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Sugar, science and the history of capitalism

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In recent years, the history of capitalism has gained prominence as a powerful framework for understanding the development of the United States and its relationship to the world. But many of the field’s claims about commodities, networks and knowledge rest on categories which the history of science has shown to be unstable and contested. This paper takes as its focus the sugar trade of the nineteenth and early twentieth centuries, one of the history of capitalism’s canonical cases. Sugar showcases how approaches pioneered by the history of science can reorient our understanding of corruption, monopoly, labour and other problems that remain as crucial to today’s Second Gilded Age as they were to the First.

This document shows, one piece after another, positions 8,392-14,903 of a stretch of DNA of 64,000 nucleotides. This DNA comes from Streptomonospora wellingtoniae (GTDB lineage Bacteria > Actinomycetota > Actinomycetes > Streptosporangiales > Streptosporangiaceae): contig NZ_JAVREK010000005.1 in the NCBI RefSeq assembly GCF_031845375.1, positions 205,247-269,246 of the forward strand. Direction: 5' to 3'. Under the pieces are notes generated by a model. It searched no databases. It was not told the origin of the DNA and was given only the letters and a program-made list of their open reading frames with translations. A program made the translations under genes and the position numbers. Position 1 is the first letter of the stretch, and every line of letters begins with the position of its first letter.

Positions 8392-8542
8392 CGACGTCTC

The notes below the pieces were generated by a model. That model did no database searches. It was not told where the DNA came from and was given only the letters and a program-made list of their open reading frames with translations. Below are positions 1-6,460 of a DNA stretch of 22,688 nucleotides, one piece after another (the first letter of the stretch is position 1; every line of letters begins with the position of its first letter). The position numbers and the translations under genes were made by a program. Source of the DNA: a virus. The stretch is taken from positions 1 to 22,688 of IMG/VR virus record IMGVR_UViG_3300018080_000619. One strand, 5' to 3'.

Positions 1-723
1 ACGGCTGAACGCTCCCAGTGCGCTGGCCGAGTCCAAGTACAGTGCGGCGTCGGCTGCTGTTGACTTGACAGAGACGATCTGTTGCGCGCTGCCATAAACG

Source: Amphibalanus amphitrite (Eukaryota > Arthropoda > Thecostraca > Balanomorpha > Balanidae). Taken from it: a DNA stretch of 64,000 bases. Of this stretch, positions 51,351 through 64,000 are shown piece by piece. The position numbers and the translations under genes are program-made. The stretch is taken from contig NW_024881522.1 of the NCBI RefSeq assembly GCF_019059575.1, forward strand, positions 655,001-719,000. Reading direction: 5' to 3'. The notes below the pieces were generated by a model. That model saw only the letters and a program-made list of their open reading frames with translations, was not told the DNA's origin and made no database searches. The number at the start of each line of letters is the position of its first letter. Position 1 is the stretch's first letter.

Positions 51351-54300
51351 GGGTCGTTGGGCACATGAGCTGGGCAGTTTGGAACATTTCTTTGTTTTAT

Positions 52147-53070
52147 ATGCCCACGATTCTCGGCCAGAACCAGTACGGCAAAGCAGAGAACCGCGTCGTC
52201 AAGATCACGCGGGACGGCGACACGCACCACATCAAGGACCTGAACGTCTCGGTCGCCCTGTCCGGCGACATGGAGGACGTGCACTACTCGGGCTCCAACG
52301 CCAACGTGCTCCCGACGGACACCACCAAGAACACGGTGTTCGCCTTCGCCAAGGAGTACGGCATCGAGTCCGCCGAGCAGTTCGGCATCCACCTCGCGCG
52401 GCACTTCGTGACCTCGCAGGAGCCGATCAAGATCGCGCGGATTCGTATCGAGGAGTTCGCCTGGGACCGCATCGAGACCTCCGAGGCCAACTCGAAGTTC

This talk is part of the Departmental Seminars in History and Philosophy of Science series.

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